Audi: 20-25% of our cars will have a plug by 2025 – Autoblog (blog)
“This is the reality as we see it.” – Scott Keogh
Keogh wasn’t making specific predictions, but it’s been a long while since we’ve heard such a high-level Audi executive act like such a troubadour for the electric vehicle future. As long-time readers will remember, we used to hear things like this from Nissan’s Carlos Ghosn, but public predictions have taken a bit of a back seat recently. It’s promising to hear reasonable optimism again.
“When you look at what needs to happen and you look at what we see happening in the marketplace, we’re probably looking at a world where 25 percent of Audi’s sales, over the next ten years, just to throw out a rough point in the future, are either going to be full electric or have some plug,” Keogh said. “This is the reality as we see it.”
The reason Keogh is so positive is because Audi thinks the E-Tron Quattro concept is going to birth one heck of an EV. Whatever it’s called when it arrives – it’s unlikely to be the Q6, as some rumors have it. Internally, Audi is calling it the C-BEV, since it is a C-segment Battery Electric Vehicle – the concept previews a luxury all-electric vehicle with a range of over 300 miles. No one is talking about the price yet, but Audi of America’s director of product management, Filip Brabec, did say that the sweet spot for the pricing is in the range of how mainstream luxury vehicles are priced today. “If you can put a car in the market that’s priced right … people are going to want to buy it,” Keogh said. Read into all of that what you will.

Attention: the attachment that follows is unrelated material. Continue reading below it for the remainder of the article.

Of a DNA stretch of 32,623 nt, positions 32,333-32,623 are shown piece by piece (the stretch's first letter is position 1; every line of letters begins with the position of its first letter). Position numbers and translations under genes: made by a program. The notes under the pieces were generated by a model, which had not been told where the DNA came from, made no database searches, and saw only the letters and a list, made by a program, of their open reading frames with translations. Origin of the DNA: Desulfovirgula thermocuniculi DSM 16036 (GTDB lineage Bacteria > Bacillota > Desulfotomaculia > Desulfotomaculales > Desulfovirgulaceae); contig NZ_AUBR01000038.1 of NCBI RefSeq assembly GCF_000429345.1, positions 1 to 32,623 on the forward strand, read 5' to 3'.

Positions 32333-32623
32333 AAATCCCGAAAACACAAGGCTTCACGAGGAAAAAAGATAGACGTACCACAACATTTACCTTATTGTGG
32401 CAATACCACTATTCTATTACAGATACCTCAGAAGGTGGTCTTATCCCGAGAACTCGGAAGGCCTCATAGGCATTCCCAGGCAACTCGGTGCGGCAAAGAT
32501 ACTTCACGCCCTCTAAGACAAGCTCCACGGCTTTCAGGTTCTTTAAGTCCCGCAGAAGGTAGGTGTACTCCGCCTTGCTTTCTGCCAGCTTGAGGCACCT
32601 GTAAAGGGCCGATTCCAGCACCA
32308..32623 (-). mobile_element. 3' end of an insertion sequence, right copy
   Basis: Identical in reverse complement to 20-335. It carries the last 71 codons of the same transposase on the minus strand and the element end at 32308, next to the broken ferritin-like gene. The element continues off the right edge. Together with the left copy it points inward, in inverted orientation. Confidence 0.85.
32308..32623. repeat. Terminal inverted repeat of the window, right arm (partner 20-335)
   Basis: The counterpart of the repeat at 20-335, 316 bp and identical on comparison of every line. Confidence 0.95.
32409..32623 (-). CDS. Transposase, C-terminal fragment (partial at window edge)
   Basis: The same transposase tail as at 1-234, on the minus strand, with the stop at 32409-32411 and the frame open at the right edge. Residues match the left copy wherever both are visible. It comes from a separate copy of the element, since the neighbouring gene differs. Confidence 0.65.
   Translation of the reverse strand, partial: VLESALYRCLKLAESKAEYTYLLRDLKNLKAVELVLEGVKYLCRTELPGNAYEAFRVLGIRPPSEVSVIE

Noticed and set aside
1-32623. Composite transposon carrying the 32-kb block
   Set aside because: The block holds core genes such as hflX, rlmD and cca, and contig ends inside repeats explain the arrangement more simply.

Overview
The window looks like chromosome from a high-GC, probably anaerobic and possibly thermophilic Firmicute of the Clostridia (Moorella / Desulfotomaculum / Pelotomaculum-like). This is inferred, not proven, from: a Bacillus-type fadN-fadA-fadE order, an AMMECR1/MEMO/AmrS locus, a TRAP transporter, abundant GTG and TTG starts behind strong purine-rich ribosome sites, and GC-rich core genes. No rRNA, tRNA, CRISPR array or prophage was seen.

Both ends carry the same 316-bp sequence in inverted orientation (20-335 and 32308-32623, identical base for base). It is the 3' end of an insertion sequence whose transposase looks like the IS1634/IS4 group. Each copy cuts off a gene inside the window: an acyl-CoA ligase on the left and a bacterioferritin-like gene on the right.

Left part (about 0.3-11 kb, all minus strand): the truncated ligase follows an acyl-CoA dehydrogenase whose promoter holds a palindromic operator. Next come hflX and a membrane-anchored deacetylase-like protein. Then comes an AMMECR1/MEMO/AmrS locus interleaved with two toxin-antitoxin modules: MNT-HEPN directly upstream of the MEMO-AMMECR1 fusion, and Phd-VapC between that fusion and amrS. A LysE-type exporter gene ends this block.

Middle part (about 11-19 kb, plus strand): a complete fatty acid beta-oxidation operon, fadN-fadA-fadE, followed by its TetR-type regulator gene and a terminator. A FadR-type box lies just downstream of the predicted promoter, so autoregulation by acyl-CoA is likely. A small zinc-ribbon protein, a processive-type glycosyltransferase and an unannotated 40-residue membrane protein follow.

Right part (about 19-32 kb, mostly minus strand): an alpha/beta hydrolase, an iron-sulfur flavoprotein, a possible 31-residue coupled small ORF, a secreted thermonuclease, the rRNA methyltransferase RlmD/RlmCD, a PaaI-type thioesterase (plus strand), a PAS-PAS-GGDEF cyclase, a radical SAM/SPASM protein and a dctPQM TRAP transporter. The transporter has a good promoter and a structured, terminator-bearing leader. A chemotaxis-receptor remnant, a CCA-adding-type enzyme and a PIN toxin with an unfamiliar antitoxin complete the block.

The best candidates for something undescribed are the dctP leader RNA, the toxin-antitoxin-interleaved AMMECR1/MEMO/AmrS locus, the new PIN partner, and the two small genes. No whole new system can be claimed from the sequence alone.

It’s not just the price that’s going to be right. Keogh said that the key point is changing hearts and minds to want electric vehicles. That means tripling down on public infrastructure (see more below) and making sure the car itself is amazing. “Everyone knows, in the history of the world, launch a defining, game-changing product, in whatever category it bloody is, and – boom – the world changes,” Keogh said. “I’m convinced that’s what our engineers are doing. It’s a vehicle that’s going to put a smile on your face and it’s going to go bang. When something goes bang, people watch and they want to be a part of the bang. And away we go.”
To get to 20-25 percent electric sales, you’d think Audi is setting the stage today, right? That’s exactly what’s happening with the roll-out of the Audi A3 E-Tron this fall (that car should arrive at dealers within the next 60 days). Of the over 210 Audi dealers in the US, less than 10 have not signed up to be ready to sell the plug-in A3. That means these dealers have got a number of Level 2 EV chargers on site (in the parking lot, the service area, and in the show room, for example) and there are salespeople there who are trained to answer questions about the plug-in car. This means that when the C-BEV arrives in the US, it will be a 50-state car. Audi is also getting ready to work on some sort of 150-kW fast charging network with its partners in the SAE Combo standard. Exactly what that network will look like is unclear, but it’s unlikely to be an Audi-branded series of chargers, à la Tesla. Still, Audi has said that the C-BEV will be capable of charging at that rate, so things are happening behind the scenes.
Audi isn’t saying how many electric models it will need to have to hit the 25 percent level other than it will need at least one more all-electric model. In other words, it’s time to paying a bit more attention to Audi on the electric vehicle front.